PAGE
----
Call it the wisdom of chickens.
While visiting a Rwandan chicken farm this summer -- and more on that in a moment -- I learned a transformational lesson about scarcity and abundance. Like the fabled birds of the air that neither toil nor spin and yet are beautifully arrayed, these chickens manage to be highly productive each day without ruffling too many feathers. Their secret? Quite simply, they trust the hand that feeds them.
After 18 months of dealing with a nagging fear I call "time scarcity," I finally found the solution -- or rather, it was staring at me with beady pale eyes. The problem was not my overly loaded to-do list, my tendency to over-commit, or even a hefty slate of projects. The real culprit was my perception.
But first, the chickens. The back story to this tale is that my college-age son, Patrick, had an internship in Rwanda this summer as a videographer for a U.S.-based organization called One Egg (www.OneEgg.org), which provides eggs to rural preschool children to increase the amount of protein in their diets. Since I have been to Rwanda several times, I had knowledge, contacts, and familiarity with logistics -- all of which would come in handy for Pat's project. So, I offered to accompany my son, sometimes to work together and sometimes separately.
As our departure day neared, no matter how well I planned for pending projects and other writing obligations, I worried about how I could be away for two weeks without falling hopelessly behind. I left with my briefcase loaded and my laptop charged, and I kept up with the most pressing issues by working evenings and communicating by email in the early and late hours when the feeble WiFi at our hotel was the strongest. But night after night, roiled by jet lag, I counted deadlines instead of sheep. I pushed myself to write when I was sleep-deprived until, finally, I had to give up, give in -- and act like a chicken.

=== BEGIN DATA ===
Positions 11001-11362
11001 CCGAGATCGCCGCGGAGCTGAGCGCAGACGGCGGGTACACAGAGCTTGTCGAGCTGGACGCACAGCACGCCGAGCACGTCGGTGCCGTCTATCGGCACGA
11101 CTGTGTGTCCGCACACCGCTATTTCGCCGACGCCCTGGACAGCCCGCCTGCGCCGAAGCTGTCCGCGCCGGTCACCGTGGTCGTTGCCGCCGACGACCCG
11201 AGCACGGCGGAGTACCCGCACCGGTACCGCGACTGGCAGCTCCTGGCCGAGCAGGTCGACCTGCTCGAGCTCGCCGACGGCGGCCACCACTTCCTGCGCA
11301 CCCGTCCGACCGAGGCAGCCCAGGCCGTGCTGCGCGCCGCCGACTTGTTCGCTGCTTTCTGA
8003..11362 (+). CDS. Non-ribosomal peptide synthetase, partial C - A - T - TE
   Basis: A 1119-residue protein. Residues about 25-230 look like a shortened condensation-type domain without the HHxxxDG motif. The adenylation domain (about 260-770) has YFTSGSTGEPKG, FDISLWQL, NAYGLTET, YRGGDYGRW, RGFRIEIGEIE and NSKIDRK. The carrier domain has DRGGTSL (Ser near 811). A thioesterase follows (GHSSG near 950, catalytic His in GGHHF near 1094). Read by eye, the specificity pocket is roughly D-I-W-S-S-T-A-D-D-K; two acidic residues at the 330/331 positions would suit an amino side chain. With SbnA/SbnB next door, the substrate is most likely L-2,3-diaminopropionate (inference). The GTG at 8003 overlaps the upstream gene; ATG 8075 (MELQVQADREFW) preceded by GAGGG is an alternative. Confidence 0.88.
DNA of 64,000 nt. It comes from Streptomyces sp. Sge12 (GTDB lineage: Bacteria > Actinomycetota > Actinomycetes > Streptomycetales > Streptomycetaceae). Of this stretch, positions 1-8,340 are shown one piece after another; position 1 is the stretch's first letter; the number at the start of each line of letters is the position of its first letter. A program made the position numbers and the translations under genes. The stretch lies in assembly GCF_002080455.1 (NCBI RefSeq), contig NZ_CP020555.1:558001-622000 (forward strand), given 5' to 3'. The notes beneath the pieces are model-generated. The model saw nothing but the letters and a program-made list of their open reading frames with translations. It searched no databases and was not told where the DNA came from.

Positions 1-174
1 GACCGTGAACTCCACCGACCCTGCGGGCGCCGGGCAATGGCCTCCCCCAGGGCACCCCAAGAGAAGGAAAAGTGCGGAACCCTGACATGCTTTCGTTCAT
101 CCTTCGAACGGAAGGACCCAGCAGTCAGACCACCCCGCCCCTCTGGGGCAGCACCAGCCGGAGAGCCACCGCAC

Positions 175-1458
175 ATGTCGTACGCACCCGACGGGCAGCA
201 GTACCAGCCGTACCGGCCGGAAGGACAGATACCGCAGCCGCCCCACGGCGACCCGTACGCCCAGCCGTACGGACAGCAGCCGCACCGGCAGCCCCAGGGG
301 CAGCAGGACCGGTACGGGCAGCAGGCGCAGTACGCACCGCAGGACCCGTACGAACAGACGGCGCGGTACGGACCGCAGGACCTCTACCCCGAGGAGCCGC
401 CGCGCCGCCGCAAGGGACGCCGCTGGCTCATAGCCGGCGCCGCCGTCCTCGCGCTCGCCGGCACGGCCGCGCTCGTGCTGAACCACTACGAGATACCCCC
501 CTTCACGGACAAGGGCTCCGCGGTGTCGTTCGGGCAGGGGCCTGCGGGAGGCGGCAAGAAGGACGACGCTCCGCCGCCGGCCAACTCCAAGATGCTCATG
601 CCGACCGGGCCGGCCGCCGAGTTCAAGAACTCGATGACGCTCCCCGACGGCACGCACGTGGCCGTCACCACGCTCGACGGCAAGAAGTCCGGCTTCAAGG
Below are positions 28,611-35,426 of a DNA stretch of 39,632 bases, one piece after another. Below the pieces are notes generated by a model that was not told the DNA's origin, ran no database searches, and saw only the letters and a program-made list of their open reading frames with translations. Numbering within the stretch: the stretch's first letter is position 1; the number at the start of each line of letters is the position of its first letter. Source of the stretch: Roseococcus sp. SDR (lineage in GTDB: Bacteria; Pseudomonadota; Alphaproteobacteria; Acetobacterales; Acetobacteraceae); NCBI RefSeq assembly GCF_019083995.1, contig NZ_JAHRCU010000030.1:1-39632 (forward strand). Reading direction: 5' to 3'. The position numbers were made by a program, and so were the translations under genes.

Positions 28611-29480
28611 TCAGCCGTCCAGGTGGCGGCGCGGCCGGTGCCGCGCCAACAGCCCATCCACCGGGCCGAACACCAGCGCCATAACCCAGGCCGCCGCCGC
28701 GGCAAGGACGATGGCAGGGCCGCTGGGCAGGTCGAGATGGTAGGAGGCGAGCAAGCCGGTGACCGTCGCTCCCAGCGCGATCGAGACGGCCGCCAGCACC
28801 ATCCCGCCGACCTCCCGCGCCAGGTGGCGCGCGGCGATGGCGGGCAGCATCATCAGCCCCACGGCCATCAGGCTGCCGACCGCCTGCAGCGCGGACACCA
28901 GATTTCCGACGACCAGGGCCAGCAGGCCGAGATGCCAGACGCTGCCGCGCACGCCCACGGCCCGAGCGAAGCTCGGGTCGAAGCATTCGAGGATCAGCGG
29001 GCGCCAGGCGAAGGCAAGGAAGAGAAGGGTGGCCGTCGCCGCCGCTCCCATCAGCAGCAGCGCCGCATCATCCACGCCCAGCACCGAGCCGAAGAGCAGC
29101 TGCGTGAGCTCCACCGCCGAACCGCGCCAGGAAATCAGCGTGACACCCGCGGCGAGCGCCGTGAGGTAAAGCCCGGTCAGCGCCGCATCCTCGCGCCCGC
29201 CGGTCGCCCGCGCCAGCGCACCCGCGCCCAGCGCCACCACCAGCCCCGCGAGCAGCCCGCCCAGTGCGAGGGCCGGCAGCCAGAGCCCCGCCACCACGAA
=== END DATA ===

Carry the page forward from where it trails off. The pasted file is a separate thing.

I had some up-close and personal contact with my inspiration when I tagged along with Pat on a visit to a chicken farm that stands as a model for social entrepreneurship: creating jobs and teaching best practices in agriculture -- while also taking care of the needs of the local community. Eggs from the farm are purchased and distributed, thanks to sponsorship dollars, to very modest rural "child development centers" where three- to five-year-olds get a needed infusion of protein.
The food chain is an obvious one: Eggs, hard boiled on site over a wood fire, get into the hands of needy children because of the work at the farm, which is accomplished by well-trained humans and productive chickens. As for the latter, they do not worry about there being enough water, grain, or time to lay eggs. They just go about their business.
Watching the chickens "at work" I was struck by the realization that, no matter how much we want to complicate things, it really does come down to the simple ingredients of input, focus, and trust. My problem, I discovered, was that I have perceived scarcity in all three elements. I have worried about inputs from research to creative muse. My focus has suffered from feelings of being overwhelmed, which made trust all but impossible. No wonder I perceived time being scarce, because I wasted it on worrying about having enough time in the first place!
Having returned, my days are still are long and quite busy. But instead of viewing my daily calendar anxiously, wondering how I can squeeze out a few more hours, I plan well (thanks to my sister, Jeannie, my virtual assistant), use my time as wisely as I can, multitask where it makes sense, and put my trust in a beneficent hand that feeds me -- all the while assuring myself that I have enough, and I am enough. Each day I awaken and can work, I gratefully accept the supply of time allotted to me.
After all, worry never produced an extra hour -- and it never laid an egg.